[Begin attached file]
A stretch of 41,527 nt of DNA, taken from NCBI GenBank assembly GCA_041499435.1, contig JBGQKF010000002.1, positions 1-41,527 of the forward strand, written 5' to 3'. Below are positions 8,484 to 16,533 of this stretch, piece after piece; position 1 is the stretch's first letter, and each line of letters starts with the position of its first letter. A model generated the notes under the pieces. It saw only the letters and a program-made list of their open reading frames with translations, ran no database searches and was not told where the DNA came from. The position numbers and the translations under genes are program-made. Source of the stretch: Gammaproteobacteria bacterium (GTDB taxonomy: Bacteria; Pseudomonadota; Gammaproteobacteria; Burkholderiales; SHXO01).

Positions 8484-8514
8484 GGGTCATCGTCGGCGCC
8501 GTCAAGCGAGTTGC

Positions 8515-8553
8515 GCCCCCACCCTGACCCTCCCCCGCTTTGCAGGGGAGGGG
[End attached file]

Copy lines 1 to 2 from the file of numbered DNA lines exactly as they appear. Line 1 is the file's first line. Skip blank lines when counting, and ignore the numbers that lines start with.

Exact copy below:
A stretch of 41,527 nt of DNA, taken from NCBI GenBank assembly GCA_041499435.1, contig JBGQKF010000002.1, positions 1-41,527 of the forward strand, written 5' to 3'. Below are positions 8,484 to 16,533 of this stretch, piece after piece; position 1 is the stretch's first letter, and each line of letters starts with the position of its first letter. A model generated the notes under the pieces. It saw only the letters and a program-made list of their open reading frames with translations, ran no database searches and was not told where the DNA came from. The position numbers and the translations under genes are program-made. Source of the stretch: Gammaproteobacteria bacterium (GTDB taxonomy: Bacteria; Pseudomonadota; Gammaproteobacteria; Burkholderiales; SHXO01).

Positions 8484-8514